Insight Central Europe News

Poland's presidential election set for run-off

The presidential election in Poland goes through to a second round run-off on October 23. Neither of the two right-of-centre front runners - the liberal Donald Tusk, who has a slight lead, and conservative Lech Kaczynski, received the fifty percent of the vote needed for an immediate victory. Voter turnout was just under fifty percent, the lowest in the country's history since the fall of Communism.

UNICEF report points to growing number of disabled children

A new report by the United Nations Children's Fund points to a growing number of disabled children in Central and Eastern Europe. In part the surge is due to more registrations with health authorities, but it also reflects economic hardship, resulting in poor nutrition and affecting the development of the foetus and small child. The report says that the Roma minority are the worst off. In Hungary, for instance, some seven percent of Roma children are diagnosed as disabled, while the proportion for the rest of the population is only just over one percent. The report also points to the large number of disabled children put in institutions, a legacy from the communist period.

Austrian chancellor says Vienna has changed the terms for EU expansion

The Austrian Chancellor, Wolfgang Schuessel, has said that the European Union's decision to begin entry talks with Turkey should not be interpreted as a defeat for Austria. He said that Vienna, which had strongly opposed starting talks, had been successful in changing the terms for further EU expansion. He said that the negotiating mandate now stated that the EU's ability to absorb Turkey was a condition of membership. Before the wording had only described it as an important consideration.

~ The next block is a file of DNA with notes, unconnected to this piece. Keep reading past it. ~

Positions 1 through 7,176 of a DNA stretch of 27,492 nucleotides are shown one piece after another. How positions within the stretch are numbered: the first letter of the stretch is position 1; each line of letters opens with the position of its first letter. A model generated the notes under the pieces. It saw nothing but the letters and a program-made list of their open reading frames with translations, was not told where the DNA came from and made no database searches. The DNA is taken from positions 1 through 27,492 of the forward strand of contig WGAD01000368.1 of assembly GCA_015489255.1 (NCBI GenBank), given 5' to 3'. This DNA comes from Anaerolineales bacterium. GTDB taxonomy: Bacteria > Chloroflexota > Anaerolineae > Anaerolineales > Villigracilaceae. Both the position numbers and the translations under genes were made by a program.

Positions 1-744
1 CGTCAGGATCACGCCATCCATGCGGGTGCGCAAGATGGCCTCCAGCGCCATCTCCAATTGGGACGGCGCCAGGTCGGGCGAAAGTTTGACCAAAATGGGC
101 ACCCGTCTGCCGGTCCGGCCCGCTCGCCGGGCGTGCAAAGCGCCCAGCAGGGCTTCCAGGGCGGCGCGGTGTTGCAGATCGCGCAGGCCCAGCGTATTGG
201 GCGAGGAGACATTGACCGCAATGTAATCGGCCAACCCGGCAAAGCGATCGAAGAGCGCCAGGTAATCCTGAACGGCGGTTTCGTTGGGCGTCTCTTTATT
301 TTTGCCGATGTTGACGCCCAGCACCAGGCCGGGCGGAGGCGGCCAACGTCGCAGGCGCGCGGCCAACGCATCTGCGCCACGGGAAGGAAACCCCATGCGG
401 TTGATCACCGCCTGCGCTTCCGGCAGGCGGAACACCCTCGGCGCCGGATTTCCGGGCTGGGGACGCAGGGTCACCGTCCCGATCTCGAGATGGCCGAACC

Slovenia and Croatia at loggerheads over Adriatic

Slovenia's parliament has approved the setting up of a protected zone in the northern Adriatic in a move strongly opposed by neighbouring Croatia. The Slovene Foreign Minister, Dimitrij Rupel said that the law would protect the country's sovereign rights on the open sea, but Croatia's Foreign Ministry said the move was legally void and unfounded. Recently Croatia and Italy, which share the largest part of the Adriatic, agreed a demarcation of territorial waters without consulting Slovenia, which has only a few kilometres of sea coast. Slovenia has proposed international arbitration to resolve the dispute.

Another Slovak minister resigns

Slovakia's Labour and Social Affairs Minister Ludovit Kanik has announced that he is to resign. This follows media allegations about his personal finances. It was reported that his family had applied for a European Union grant to renovate a hotel they owned, a decision that Kanik later acknowledged had been an error of judgment. He was appointed to the ministry by the party of Prime Minister Mikulas Dzurinda. His resignation comes just a few weeks after the economy minister was sacked, also over a financial scandal.

Czech upper house makes anti-communist gesture

The upper house of the Czech parliament, the Senate, has approved a proposal to make the promotion of Communism and Nazism a criminal offence, punishable by a prison sentence of up to eight years. The proposed amendment to the penal code would, among other things, force the Communist Party to change its name. The Senate proposal is considered symbolic, as it will most likely not be passed by the lower house of parliament, where left-of-centre deputies have a majority.